Once the required fee is paid, applicants will receive instructions on submitting their passport and required application documents to the State Department. The following documents must be submitted, via U.S. mail or commercial courier service:
- A completed and electronically filed Form DS-160;
- One passport-size photograph that meets State Department specifications;
- A passport valid for at least six months beyond the visa application date and containing a blank, unmarked page;
- A copy of the applicant’s valid, unexpired USCIS H-1B petition approval on Form I-797; and
- A copy of the applicant’s valid, unexpired Form I-94 arrival record.
After the State Department receives the DS-160, application fee, passport, and required documents, the application package will be screened again to assess whether the applicant is eligible for the pilot program. If the application does not pass this screening, it will be returned but the application fee will not be refunded.
Processing times: The State Department anticipates that applications will take 6-8 weeks to adjudicate from the time the passport and supporting documents are received by the agency, though applications could take more time. The State Department will not expedite any applications. The agency expects that all applications accepted in the pilot will be adjudicated by May 1, 2024.
Urgent travel: As noted above, the State Department will not expedite applications for the domestic visa renewal pilot. If an applicant has a sudden need to travel, they can withdraw their application and request the return of their passport. If the application is withdrawn, it will be considered a visa refusal, but according to the State Department, this type of refusal should not prejudice any future application. On the applicant’s next visa application, they will be required to complete a new Form DS-160 and pay a new application fee.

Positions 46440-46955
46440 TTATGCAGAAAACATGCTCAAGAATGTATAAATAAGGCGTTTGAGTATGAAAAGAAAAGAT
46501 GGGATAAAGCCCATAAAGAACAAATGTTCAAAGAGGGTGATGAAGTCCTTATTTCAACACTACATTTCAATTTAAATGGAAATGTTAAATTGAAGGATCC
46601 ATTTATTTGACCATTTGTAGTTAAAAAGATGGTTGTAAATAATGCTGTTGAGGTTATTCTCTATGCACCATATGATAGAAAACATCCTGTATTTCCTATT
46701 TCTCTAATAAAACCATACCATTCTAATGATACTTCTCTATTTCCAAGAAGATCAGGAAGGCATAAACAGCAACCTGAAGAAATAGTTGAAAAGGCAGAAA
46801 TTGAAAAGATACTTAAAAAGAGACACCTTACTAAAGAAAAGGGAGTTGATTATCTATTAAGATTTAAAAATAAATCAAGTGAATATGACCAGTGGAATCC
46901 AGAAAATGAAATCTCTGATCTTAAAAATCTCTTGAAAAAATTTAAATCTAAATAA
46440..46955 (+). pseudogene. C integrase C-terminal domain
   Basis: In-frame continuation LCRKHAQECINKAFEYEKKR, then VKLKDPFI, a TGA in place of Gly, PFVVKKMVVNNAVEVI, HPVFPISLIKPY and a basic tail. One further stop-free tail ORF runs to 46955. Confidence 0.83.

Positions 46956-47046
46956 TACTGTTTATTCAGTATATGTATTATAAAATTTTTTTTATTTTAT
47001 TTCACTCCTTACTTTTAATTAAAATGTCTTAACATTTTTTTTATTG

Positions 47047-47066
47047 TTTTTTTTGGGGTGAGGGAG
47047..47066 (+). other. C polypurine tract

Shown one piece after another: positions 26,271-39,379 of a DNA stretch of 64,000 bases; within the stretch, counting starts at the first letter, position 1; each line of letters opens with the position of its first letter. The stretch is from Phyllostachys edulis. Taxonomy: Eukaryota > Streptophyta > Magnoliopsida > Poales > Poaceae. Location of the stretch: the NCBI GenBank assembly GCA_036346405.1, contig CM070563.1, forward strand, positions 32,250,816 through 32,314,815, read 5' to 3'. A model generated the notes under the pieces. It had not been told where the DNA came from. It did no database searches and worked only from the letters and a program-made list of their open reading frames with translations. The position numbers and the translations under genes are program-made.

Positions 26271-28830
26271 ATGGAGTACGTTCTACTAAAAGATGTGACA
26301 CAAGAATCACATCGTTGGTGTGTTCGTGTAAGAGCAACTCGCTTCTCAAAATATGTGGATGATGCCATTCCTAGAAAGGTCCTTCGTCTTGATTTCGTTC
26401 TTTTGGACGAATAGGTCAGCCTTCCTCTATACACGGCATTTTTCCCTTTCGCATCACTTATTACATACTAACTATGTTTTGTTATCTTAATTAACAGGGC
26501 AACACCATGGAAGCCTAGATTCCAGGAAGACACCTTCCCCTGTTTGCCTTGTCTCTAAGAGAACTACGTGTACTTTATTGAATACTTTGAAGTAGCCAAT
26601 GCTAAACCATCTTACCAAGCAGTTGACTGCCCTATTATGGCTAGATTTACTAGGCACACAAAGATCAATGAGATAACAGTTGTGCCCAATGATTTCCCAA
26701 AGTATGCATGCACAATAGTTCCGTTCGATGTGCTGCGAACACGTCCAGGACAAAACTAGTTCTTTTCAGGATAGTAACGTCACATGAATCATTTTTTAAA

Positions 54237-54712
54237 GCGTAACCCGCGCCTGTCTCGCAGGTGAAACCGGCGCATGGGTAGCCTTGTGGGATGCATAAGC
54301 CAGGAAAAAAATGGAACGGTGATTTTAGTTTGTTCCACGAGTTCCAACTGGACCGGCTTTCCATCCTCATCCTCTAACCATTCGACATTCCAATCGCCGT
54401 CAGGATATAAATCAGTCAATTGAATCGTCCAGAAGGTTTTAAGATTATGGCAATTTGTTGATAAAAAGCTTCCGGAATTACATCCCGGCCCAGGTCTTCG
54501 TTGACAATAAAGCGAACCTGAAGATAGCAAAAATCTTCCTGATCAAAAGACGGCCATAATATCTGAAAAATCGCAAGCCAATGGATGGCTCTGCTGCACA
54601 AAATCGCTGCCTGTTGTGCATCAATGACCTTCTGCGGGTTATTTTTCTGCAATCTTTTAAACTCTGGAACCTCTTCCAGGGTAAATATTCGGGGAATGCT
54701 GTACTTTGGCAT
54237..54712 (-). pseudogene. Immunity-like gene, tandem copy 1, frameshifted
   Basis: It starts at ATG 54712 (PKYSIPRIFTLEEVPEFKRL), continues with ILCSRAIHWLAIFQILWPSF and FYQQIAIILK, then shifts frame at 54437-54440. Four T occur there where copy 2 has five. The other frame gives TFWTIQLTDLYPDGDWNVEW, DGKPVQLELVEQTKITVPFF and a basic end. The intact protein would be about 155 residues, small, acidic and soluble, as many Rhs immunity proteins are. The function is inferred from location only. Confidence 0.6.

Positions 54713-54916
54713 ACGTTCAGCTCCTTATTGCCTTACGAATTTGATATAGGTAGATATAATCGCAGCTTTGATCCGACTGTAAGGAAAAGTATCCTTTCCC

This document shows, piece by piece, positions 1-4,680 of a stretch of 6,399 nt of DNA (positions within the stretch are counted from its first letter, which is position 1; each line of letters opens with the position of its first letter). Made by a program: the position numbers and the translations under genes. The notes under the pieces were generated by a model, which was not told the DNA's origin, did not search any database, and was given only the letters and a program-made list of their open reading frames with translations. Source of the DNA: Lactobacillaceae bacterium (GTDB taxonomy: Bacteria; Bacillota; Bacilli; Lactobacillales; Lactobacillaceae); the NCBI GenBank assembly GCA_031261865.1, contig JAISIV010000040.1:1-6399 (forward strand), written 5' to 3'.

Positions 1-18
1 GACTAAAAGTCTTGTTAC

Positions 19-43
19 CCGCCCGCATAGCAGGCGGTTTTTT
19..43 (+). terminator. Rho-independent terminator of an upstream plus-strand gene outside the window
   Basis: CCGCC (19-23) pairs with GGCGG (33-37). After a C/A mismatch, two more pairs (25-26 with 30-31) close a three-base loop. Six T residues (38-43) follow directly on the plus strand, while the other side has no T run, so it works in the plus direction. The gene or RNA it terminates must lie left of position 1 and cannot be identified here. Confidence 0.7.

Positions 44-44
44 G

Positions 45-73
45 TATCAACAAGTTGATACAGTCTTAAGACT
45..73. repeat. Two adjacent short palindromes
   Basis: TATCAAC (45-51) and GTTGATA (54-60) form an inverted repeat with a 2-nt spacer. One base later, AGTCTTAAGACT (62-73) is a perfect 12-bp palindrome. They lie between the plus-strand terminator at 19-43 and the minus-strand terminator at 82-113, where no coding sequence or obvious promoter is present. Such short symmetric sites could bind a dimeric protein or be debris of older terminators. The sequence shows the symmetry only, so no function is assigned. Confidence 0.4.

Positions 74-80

Application denial: If a domestic visa renewal application is denied, the foreign national will need to apply for visa renewal at a U.S. consulate abroad by filing a new Form DS-160 application and another application fee.
If a domestic renewal application is incomplete, it will be refused but the State Department may allow the applicant to cure minor defects such as missing documents, minor errors, or missing information. The Department would require the applicant to provide the requested information by April 15, 2024 in order to overcome the defect before the close of the pilot.
Impact of a denial on an applicant’s eligibility to use ESTA: The State Department’s FAQs confirm its position that a refusal of a domestic visa renewal application constitutes a denial of a visa for purposes of future visa applications and ESTA applications required for travel under the Visa Waiver Program (VWP). For this reason, the State Department has indicated that VWP travelers with prior visa denials, including those denied a visa under the stateside renewal program, should answer “yes” to the question on the ESTA application form that asks whether the individual has ever been denied a U.S. visa or entry into the U.S., and a “yes” answer to this question may impact eligibility for ESTA authorization.
What this means for foreign nationals and employers
The new pilot program presents an opportunity for eligible foreign nationals to renew an H-1B visa within the United States and avoid the potential uncertainties and delays of traveling abroad to renew at a consulate.
Though the initial pilot is limited in scope and duration, the State Department has said it expects to expand the pilot to new visa categories and countries of visa issuance in the future.
If your organization is interested in participating in the pilot program, contact your immigration counsel as soon as possible to identify potentially eligible employees. Demand for the pilot program is expected to be very high and application slots are limited. Preparing early can help maximize the benefits of the program to your organization.